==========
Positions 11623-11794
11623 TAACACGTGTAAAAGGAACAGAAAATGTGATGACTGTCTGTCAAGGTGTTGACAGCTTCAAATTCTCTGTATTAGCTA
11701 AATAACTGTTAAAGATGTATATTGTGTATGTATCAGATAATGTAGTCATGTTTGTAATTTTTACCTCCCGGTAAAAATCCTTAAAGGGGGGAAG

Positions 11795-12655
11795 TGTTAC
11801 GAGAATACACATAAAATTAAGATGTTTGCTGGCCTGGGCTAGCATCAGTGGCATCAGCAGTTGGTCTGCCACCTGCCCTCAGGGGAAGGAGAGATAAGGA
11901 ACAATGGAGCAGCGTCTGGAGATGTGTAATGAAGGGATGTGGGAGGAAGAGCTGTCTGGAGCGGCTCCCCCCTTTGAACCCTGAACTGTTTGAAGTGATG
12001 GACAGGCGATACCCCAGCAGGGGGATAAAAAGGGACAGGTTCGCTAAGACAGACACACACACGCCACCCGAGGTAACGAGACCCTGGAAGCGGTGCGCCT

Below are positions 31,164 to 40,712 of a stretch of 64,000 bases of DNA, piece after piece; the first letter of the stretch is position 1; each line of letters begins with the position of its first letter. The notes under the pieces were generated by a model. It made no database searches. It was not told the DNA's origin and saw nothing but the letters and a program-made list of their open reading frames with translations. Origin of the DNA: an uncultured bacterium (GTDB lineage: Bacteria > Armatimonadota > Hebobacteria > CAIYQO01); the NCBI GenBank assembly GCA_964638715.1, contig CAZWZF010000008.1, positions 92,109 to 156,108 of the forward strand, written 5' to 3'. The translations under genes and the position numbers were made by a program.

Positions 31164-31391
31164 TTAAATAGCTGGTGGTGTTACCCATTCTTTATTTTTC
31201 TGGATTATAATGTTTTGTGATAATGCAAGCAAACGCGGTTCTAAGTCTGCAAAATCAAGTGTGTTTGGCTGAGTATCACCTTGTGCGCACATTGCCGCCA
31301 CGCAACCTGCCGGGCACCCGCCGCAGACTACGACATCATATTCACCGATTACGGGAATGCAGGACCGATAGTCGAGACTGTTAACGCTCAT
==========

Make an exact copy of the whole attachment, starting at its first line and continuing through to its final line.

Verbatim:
Positions 11623-11794
11623 TAACACGTGTAAAAGGAACAGAAAATGTGATGACTGTCTGTCAAGGTGTTGACAGCTTCAAATTCTCTGTATTAGCTA
11701 AATAACTGTTAAAGATGTATATTGTGTATGTATCAGATAATGTAGTCATGTTTGTAATTTTTACCTCCCGGTAAAAATCCTTAAAGGGGGGAAG

Positions 11795-12655
11795 TGTTAC
11801 GAGAATACACATAAAATTAAGATGTTTGCTGGCCTGGGCTAGCATCAGTGGCATCAGCAGTTGGTCTGCCACCTGCCCTCAGGGGAAGGAGAGATAAGGA
11901 ACAATGGAGCAGCGTCTGGAGATGTGTAATGAAGGGATGTGGGAGGAAGAGCTGTCTGGAGCGGCTCCCCCCTTTGAACCCTGAACTGTTTGAAGTGATG
12001 GACAGGCGATACCCCAGCAGGGGGATAAAAAGGGACAGGTTCGCTAAGACAGACACACACACGCCACCCGAGGTAACGAGACCCTGGAAGCGGTGCGCCT

Below are positions 31,164 to 40,712 of a stretch of 64,000 bases of DNA, piece after piece; the first letter of the stretch is position 1; each line of letters begins with the position of its first letter. The notes under the pieces were generated by a model. It made no database searches. It was not told the DNA's origin and saw nothing but the letters and a program-made list of their open reading frames with translations. Origin of the DNA: an uncultured bacterium (GTDB lineage: Bacteria > Armatimonadota > Hebobacteria > CAIYQO01); the NCBI GenBank assembly GCA_964638715.1, contig CAZWZF010000008.1, positions 92,109 to 156,108 of the forward strand, written 5' to 3'. The translations under genes and the position numbers were made by a program.

Positions 31164-31391
31164 TTAAATAGCTGGTGGTGTTACCCATTCTTTATTTTTC
31201 TGGATTATAATGTTTTGTGATAATGCAAGCAAACGCGGTTCTAAGTCTGCAAAATCAAGTGTGTTTGGCTGAGTATCACCTTGTGCGCACATTGCCGCCA
31301 CGCAACCTGCCGGGCACCCGCCGCAGACTACGACATCATATTCACCGATTACGGGAATGCAGGACCGATAGTCGAGACTGTTAACGCTCAT